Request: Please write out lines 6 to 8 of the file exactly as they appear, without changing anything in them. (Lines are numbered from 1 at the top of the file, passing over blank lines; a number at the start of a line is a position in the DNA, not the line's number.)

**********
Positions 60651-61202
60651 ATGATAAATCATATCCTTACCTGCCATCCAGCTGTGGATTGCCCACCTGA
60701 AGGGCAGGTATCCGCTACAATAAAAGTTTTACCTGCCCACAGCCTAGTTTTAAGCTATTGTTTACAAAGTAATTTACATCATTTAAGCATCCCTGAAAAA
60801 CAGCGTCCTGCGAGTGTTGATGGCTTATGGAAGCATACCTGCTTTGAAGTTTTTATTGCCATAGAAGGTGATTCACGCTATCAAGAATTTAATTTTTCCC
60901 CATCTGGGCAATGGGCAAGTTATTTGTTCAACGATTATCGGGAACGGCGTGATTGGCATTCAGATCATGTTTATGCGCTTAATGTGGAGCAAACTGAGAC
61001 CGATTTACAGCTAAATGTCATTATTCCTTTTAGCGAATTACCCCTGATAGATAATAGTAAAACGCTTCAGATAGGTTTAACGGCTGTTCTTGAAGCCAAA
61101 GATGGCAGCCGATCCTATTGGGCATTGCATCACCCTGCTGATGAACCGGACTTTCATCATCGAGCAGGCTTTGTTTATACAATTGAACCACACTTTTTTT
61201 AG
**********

61001 CGATTTACAGCTAAATGTCATTATTCCTTTTAGCGAATTACCCCTGATAGATAATAGTAAAACGCTTCAGATAGGTTTAACGGCTGTTCTTGAAGCCAAA
61101 GATGGCAGCCGATCCTATTGGGCATTGCATCACCCTGCTGATGAACCGGACTTTCATCATCGAGCAGGCTTTGTTTATACAATTGAACCACACTTTTTTT
61201 AG